Fine Gold Jewellers (potential scam)

January 24, 2008

For Christmas & Anniversary (expensive gift!) my girlfriend gave me a ring, white gold, really nice, but a little too big.  Free sizing with purchase, though.  We brought the ring back to the store (Fine Gold Jewelers) for a fitting.  They told me it would be a day or two, or a week!  Pretty definite timing!

A week goes by and I don’t hear anything.  Another week goes by and I still don’t hear anything.  We go into the store (two weeks to the day I dropped it off).  They don’t have it.  Store manager tells me he’ll call Head Office and let me know status the next day.

I get a call on Monday morning.  This particular ring cannot be re-sized, so they have to cast a new one & that’s what was taking so long.  They would have the ring on Tuesday night.  I was busy, so didn’t go until last night.

The Retailer pulls the ring out of the envelope and my immediate (Blink!) reaction was – this is a different ring, smaller.  I tried it on & it didn’t feel the same.  My girlfriend & I find the original ring in the display cabinet.  It’s more lustrous, larger and thicker.

It turns out that they cast a smaller ring – 1mm in width and 1mm in depth.  And…why wasn’t it as lustrous?!  I don’t think it was the same quality metal.

So, I THINK this is the possible scam.  They sell their product at 50% off & offer free fitting.  When they ‘resize’ the item, they ‘shrink’ it down in an attempt to regain some value from their sale price.  Their mistake in this case was trying to do it on someone who has an uncanny ability to recognize size, distance, dimension, etc.

I have to wait another week for another new ring.  We’ll see what happens this time around.

In the mean time, I thought I would do a web search on this particular retailer.  Lo & behold – there is a 2002 ruling by the Competition Tribunal concerning the deceptive marketing practices, which cost the owners $25k in a single fine.  The nice thing about that link (above) is that you can view the original (signed) documents regarding the ruling against Fine Gold Jewellers & The Diamond Co.

Apparently, they have a perpetual 50% off sale, but the original list price is inflated (meaning the retailer does not sell any products for the pre-sale list price).  The regular price is the sale price.  The pre-sale list price was doubled (roughly!).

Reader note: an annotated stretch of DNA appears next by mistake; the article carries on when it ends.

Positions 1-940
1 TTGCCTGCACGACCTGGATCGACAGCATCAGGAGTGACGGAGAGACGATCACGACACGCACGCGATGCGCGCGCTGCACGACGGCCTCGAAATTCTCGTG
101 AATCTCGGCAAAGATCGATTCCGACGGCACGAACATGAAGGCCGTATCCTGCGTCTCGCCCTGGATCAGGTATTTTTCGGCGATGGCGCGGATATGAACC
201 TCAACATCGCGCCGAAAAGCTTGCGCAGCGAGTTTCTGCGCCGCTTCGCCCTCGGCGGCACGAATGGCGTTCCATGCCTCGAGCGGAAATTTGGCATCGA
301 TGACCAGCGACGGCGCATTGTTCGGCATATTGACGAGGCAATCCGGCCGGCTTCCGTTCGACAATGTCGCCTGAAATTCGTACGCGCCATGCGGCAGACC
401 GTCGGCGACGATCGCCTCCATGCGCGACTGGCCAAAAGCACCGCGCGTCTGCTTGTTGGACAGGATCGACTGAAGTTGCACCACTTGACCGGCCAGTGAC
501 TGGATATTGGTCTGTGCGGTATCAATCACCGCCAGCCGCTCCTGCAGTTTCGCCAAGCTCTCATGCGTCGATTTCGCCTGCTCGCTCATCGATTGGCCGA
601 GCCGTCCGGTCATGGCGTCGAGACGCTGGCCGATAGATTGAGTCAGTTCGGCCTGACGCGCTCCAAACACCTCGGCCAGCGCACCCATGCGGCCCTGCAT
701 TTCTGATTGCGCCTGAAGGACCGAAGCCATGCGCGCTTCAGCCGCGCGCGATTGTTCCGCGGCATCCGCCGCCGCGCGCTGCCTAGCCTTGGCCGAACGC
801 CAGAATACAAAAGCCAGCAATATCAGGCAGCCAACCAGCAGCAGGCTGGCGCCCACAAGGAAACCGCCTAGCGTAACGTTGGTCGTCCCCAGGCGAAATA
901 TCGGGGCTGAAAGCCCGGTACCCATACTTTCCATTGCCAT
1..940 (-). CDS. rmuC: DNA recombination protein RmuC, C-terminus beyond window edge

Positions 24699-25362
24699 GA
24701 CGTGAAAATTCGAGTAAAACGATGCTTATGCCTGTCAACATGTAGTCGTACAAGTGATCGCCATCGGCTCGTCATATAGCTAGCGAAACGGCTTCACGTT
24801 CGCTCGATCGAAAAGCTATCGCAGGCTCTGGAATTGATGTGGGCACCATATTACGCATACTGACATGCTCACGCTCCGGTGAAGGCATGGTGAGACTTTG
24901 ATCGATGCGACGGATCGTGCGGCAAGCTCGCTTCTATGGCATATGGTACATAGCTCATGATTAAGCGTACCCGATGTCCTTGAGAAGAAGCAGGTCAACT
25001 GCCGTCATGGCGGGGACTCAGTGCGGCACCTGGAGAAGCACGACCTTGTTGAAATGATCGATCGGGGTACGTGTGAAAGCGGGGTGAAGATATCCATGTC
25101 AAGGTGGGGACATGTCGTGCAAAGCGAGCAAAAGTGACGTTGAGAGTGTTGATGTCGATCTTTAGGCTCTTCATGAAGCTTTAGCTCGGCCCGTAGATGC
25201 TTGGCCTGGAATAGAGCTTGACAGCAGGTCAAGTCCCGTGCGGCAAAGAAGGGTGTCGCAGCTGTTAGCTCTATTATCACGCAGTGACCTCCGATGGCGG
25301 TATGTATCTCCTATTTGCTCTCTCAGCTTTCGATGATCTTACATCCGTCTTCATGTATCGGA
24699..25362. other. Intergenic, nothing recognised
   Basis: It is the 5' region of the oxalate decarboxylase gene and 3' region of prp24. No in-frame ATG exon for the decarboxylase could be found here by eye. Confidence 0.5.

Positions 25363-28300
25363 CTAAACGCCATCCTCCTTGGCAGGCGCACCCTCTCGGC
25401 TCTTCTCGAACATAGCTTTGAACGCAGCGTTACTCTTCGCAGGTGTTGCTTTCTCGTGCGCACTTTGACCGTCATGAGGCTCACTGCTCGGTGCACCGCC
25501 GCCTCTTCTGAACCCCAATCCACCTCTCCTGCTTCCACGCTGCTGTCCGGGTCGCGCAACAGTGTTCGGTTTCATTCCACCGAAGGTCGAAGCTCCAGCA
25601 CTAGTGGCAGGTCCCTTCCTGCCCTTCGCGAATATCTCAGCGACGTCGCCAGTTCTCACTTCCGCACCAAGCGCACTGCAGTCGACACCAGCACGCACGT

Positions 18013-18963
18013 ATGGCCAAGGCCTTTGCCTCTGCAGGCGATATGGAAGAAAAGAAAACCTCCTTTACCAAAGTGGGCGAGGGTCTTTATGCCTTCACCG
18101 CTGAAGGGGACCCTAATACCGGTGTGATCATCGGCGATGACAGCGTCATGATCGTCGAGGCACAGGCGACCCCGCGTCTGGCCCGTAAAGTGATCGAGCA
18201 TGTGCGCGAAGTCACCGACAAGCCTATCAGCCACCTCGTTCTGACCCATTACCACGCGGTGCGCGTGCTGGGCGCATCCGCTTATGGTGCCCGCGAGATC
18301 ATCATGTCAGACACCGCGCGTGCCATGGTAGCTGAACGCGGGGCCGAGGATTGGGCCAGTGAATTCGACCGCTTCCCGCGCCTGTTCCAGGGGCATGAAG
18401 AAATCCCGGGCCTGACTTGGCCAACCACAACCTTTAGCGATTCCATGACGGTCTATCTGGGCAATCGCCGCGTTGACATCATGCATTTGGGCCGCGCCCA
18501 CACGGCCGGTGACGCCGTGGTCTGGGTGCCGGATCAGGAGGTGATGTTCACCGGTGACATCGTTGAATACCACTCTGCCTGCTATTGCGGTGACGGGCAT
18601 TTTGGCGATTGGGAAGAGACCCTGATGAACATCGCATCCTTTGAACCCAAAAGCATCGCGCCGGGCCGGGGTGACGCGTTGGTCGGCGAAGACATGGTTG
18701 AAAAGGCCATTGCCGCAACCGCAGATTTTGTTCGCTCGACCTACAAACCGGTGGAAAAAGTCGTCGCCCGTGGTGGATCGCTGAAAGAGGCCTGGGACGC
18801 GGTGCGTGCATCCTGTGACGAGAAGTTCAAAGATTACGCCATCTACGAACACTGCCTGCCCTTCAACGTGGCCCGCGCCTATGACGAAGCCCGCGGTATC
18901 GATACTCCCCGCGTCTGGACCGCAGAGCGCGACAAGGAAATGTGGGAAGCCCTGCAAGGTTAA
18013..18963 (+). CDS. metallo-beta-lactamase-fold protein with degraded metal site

BEWARE– if you’ve ever purchased anything from this retailer and had it re-sized (or whatever), try to compare it to the original you purchased.  Check the display piece for the product you purchased.  There is a possibility that you did not get what you purchased.

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???

January 22, 2008

Throes of woes, dodo toes, white spikes framing the elephant’s nose, world war two pantyhose, blowout shows to which nobody goes, a vacuum that sucks, blows.  Ah, who knows?  In between weed and flower, a border always grows.


The Days of Our Weeks.

January 2, 2008

A play on words occurs to me.  What if Saturday was a derivative of Satyr’s Day?

The Satyrs roamed the woods and mountains of Greece as male companions of Dionysus & Pan.  Satyrs are often associated with sex-drive and were depicted with uncontrollable erections.  In the least, this speculation sounds like a reasonable basis for understanding the purpose of Saturday night.

Funny, right?!  Well then, what do the names of days mean & where do they come from?  I researched the answer (briefly).

Sunday = Day of the Sun: Hemera Heliou (Greek) – Dies Solis (Roman/latin) – Sunnandaeg (Germanic).

Monday = Day of the Moon: Selenes Hemera (Greek) – Lunae Dies (Roman/latin) – Monandaeg (Germanic).

Tuesday = Day of War: Areos Hemera (Greek) – Dies Martis (Roman/latin) – Tiwesdaeg (Germanic).

Wednesday = Day of Art / Poetry: Dies Mercurii (Roman/latin) – Wodnesdaeg (Germanic).

Thursday = Day of Storm / Reckoning: Dios Hemera (Greek) – Jovis Dies (Roman/latin) – Purresdaeg (Germanic).

Friday = Day of Love: Aphrodites Hemera (Greek) – Dies Veneris (Roman/latin) – Frigedaeg (Germanic).

Saturday = Day of Harvest / Reaping: Kronou Hemera (Greek) – Saturni Dies (Roman/latin) – Saeterdaeg (Germanic).

Here are the various gods associated with each day:

Sunday – the sun

Monday – the moon

Tuesday – Ares, Mars, Tiu (gods of war)

Wednesday – Mercury, Odin (gods associated with communication, wisdom, poetry)

Thursday – Zeus, Jupiter, Thor (gods of thunder)

Friday – Aphrodite, Venus, Frigga (Freya) (goddesses of love & fertility)

Saturday – Cronus, Saturn (titan/god associated with the harvest)

Everything follows the same pattern – Greek, Roman, then Germanic.  More importantly, there are no references to conventional religious figures.  Mind you, almost all mythology is astrological (astronomical) in source and orientation.

Sunday = The Sun

Monday = The Moon

Tuesday = Mars

Wednesday = Mercury

Thursday = Jupiter

Friday = Venus

Saturday = Saturn

These are the primary interstellar bodies which were visible to our two-thousand plus year old ancestors.  These are the big-movers in our historic skies, the masters of our ancient galaxy.  So powerful and influential, that all the world’s mythologies are rooted within them, the greatest personalities have been attributed to them and our future is (astrologically) bound with them.

These are the days of our weeks.